The Sacred and the Profane/Nightmare Fuel

    Everything About Fiction You Never Wanted to Know.


    "I'll give you ten seconds," said Zirah. His eyes were lit with bright, childlike delight.
    He leaned towards Hastur, who was rapidly backing away from the enthrallment on Zirah's face.
    Ligur had forgotten about stealth and was fleeing, crashing through bushes and tripping over
    "Run," Zirah whispered. Someone yelled behind him. None of them noticed.
    The figures of the two demons blurred and vanished.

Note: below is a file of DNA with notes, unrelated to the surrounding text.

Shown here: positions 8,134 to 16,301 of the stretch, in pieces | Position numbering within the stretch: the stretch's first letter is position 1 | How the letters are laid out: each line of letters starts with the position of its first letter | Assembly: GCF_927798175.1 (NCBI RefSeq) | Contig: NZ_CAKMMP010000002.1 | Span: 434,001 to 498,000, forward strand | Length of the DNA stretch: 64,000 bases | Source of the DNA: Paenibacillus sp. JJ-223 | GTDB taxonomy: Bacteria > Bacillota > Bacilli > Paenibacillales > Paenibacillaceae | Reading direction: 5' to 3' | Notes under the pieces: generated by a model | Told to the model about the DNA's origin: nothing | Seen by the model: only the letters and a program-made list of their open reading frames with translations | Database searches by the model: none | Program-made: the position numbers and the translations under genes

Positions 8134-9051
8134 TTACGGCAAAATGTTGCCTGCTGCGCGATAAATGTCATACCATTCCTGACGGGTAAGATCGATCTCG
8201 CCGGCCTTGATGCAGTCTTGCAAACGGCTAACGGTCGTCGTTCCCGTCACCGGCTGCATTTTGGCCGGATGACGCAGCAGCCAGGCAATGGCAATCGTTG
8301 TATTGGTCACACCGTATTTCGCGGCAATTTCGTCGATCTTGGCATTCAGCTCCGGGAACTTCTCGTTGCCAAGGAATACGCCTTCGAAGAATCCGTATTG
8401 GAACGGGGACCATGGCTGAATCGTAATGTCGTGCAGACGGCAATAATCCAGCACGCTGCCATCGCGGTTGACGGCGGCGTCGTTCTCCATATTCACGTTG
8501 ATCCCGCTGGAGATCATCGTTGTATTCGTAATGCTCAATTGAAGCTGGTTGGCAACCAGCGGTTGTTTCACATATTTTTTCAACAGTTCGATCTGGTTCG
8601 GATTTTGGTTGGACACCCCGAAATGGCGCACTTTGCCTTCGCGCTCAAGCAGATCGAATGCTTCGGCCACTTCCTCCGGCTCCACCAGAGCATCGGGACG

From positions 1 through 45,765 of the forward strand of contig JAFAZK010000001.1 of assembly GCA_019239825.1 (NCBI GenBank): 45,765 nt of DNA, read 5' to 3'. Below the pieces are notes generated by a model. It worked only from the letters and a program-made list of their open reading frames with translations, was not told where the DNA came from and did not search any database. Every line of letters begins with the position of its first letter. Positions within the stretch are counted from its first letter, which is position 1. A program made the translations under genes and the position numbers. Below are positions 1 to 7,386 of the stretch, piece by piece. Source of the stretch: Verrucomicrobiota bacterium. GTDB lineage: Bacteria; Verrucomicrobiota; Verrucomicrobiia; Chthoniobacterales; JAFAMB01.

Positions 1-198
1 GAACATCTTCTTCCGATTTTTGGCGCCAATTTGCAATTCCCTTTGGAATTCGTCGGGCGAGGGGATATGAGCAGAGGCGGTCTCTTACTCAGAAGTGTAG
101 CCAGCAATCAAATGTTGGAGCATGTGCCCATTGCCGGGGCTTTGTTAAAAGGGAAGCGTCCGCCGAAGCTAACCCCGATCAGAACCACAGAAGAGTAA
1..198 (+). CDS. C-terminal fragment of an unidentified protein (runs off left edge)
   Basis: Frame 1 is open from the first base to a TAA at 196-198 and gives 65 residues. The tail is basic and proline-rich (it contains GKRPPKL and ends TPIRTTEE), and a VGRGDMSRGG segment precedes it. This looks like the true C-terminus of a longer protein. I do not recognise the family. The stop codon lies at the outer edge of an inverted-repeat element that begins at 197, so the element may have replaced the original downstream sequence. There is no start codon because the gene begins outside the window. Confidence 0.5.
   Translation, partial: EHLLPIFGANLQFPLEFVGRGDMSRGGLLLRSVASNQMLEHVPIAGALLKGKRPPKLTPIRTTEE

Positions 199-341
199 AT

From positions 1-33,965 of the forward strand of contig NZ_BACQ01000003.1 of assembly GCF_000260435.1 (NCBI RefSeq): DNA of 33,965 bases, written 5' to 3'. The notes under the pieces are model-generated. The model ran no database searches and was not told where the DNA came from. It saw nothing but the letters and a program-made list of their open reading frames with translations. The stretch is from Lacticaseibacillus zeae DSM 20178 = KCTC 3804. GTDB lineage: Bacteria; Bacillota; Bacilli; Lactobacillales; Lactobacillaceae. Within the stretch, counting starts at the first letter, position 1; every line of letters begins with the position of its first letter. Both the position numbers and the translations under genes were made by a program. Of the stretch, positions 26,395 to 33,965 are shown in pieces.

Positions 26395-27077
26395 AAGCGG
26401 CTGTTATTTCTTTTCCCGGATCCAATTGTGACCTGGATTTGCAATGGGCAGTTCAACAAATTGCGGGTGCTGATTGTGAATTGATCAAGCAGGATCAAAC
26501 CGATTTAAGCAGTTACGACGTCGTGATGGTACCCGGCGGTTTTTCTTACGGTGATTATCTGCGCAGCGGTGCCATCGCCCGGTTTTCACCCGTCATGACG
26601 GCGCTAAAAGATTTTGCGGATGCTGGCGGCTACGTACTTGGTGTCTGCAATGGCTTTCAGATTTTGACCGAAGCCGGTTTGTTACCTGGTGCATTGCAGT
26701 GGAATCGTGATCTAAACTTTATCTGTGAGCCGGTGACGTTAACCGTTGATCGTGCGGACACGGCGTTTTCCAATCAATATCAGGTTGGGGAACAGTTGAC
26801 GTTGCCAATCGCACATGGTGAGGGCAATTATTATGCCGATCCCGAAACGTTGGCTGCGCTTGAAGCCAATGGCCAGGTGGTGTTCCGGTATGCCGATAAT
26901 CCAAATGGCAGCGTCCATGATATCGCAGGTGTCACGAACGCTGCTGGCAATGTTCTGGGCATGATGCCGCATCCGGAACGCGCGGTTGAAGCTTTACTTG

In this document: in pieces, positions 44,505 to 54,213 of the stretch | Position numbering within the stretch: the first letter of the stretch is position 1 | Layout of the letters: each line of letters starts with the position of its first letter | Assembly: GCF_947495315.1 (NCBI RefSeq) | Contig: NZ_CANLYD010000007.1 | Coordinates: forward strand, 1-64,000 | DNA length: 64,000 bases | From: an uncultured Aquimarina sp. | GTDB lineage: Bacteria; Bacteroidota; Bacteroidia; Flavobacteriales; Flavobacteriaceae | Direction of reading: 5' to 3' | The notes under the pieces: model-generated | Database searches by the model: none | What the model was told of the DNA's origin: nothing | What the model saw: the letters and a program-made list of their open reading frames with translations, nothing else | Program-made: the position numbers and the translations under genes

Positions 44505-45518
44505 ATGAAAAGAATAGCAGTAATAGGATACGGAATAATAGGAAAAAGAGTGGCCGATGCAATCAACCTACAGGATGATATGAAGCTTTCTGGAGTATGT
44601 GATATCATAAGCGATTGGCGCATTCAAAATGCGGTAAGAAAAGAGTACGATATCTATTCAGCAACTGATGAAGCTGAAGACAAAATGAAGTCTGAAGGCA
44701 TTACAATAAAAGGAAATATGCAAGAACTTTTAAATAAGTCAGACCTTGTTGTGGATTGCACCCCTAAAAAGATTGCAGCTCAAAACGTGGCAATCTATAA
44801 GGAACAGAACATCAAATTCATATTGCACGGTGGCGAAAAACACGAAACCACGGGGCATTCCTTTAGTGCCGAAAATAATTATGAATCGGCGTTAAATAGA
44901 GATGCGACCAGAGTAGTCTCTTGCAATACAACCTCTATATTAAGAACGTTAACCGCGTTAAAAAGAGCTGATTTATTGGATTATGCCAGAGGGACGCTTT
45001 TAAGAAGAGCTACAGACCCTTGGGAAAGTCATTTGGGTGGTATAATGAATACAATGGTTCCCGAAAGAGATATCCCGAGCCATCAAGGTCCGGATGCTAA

The problem with this Earth, Zirah thought, was that nobody ever let him relax.
    He followed them.

    • Reading this immediately after Good Omens itself is extraordinarily disturbing, because you know that this isn't the way things should go; please God make it stop, but it doesn't stop and in this story, this is the was it goes.
    • Most painful might be the dichotomy between Aziraphale, who insists on helping people he has to hypnotise, and Zirah, who happily kills babies.